If we are left unmoved by a painting of the Virgin, it is likely because the artist was unmoved in the painting of her.  The subject matter is mostly irrelevant; it is important only as a vehicle for the artist’s attention.  Authenticity comes from how deeply the artist felt.  And this is the key to how much silence, how much consciousness or attention, the art contains.

subject matter, if the artist is even using it, is just an armature for the artist to engage his intensity of feeling.  It is the quality of your attention that influences how you see and how deeply you feel.  Different artists have affinities for different subject matter as a way into expressing themselves deeply.  And that depth is the quality, we, the viewers, respond to.  It is what we continue to respond to over the centuries in great works of art.  The fact that things last, that we continue to admire them, is in the end a good indicator of their quality, of their silence.  Art museums therefore, have little nodes of silence nestling in their galleries.  They are filled with, to use André Malraux’s expression, “the voices of silence.”

Ian Roberts in Creative Authenticity:  16 Principles to Clarify and Deepen Your Artistic Vision

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Pearls from artists* # 363

Thar Desert, Rajasthan, India

Thar Desert, Rajasthan, India

* an ongoing series of quotations – mostly from artists, to artists – that offers wisdom, inspiration, and advice for the sometimes lonely road we are on.

Beauty seems to need quiet and take patience, both to create it and to experience it.

If our minds are filled with a long and urgent “to do” list, we are not likely to slow down enough to appreciate anything but the next line we can draw through our never-ending list.  Yet every now and again something stops us. It arrests our constant external activity and search.  We can be stopped by the way the light filters through the trees in our backyard or hits a bowl of fruit on our kitchen table.  And we are silenced, even if momentarily.  We can be stopped by cave paintings as easily as by a thirteenth-century tapestry or a fifteenth-century Italian painting.  We may be impressed by the craft of the artist, but almost always what moves us most deeply is the beauty that is expressed by the craft.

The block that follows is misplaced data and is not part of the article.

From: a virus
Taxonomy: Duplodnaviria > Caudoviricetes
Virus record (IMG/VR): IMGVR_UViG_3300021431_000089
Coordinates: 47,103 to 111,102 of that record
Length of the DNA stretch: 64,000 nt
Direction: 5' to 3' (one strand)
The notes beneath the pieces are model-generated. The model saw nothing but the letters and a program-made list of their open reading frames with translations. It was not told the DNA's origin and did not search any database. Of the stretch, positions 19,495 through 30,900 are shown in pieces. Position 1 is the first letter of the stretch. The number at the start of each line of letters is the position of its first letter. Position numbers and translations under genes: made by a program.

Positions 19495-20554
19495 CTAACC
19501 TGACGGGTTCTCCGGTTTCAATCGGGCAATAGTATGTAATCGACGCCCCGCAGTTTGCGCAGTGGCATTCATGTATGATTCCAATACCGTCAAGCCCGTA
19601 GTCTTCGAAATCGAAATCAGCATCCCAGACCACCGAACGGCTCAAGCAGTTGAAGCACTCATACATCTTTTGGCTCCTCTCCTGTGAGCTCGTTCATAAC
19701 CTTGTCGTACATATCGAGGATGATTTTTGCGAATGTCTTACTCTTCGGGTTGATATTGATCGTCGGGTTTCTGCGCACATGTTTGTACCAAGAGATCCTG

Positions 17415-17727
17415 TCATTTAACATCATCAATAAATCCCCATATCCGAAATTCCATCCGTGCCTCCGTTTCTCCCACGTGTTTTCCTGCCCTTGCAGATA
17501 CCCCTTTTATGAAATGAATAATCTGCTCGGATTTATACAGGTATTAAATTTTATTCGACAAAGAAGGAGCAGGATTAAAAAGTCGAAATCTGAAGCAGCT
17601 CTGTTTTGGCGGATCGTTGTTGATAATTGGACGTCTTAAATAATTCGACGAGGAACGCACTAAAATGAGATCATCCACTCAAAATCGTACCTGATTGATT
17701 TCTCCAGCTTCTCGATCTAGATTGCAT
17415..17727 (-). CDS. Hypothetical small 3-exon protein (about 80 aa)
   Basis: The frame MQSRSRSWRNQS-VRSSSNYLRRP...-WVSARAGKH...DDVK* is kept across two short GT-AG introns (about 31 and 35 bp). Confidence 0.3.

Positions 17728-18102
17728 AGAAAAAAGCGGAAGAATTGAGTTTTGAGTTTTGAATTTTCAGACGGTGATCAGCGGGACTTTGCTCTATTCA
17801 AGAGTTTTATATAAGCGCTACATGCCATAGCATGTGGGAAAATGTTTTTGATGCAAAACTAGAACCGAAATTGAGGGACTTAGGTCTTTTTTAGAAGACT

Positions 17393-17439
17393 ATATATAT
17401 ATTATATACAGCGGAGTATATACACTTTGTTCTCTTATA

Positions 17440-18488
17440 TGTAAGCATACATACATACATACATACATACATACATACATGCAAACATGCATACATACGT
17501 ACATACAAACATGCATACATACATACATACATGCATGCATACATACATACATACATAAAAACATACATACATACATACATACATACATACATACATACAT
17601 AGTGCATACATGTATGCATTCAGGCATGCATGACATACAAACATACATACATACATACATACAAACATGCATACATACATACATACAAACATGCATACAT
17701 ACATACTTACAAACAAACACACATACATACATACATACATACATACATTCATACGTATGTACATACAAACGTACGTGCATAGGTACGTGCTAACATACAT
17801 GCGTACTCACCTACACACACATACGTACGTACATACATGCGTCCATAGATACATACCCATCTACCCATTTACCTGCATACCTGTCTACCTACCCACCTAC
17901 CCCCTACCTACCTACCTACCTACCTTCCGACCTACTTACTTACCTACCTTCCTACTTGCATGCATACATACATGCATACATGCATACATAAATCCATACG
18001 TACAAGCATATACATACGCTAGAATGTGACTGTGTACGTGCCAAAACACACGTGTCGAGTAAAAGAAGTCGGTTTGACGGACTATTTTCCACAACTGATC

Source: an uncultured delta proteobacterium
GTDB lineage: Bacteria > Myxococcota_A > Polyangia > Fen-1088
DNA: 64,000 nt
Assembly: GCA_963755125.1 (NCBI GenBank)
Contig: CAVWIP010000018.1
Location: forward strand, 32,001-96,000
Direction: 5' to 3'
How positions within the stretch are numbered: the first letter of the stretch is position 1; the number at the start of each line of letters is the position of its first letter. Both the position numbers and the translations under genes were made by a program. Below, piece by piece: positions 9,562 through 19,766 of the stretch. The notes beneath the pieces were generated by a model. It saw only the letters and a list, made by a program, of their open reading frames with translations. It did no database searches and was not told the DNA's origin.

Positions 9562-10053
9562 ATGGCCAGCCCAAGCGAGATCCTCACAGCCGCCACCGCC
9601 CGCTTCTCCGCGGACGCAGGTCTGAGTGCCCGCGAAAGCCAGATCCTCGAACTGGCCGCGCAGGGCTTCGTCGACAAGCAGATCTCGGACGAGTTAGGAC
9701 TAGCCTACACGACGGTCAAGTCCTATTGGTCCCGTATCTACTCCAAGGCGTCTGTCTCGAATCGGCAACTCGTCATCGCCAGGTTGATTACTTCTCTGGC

In the face of beauty, we are silenced because beauty expresses silence.  In lavishing attention on the object of the artwork, the consciousness of the artist can touch something divine, some transcendental quality, and that transcendent element now resides in the artwork.  How do we know it?  We feel it. We experience it.  Our heart responds to that sublime quality the artist infused into the work.

Ian Roberts in Creative Authenticity:  16 Principles to Clarify and Deepen Your Artistic Vision

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Pearls from artists* # 339

 Untitled c-print, 24” x 20,” reference photo for “Shamanic,” Soft Pastel on Sandpaper, 38” x 58”

Untitled c-print, 24” x 20,” reference photo for “Shamanic,” Soft Pastel on Sandpaper, 38” x 58”

* an ongoing series of quotations – mostly from artists, to artists – that offers wisdom, inspiration, and advice for the sometimes lonely road we are on.

I have no love for reasonable painting.  There is in me an old leaven, some black depth which must  be appeased.  If I am not quivering and excited like a serpent in the hands of a soothsayer I am uninspired.  I must recognize this and accept it.  Everything good that I have done has come to me in this way.

The Journal of Eugene Delacroix, edited by Hubert Wellington

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Q: Do you work with a particular audience in mind?

"Shamanic," 26" x 20," finished

“Shamanic,” 26″ x 20,” finished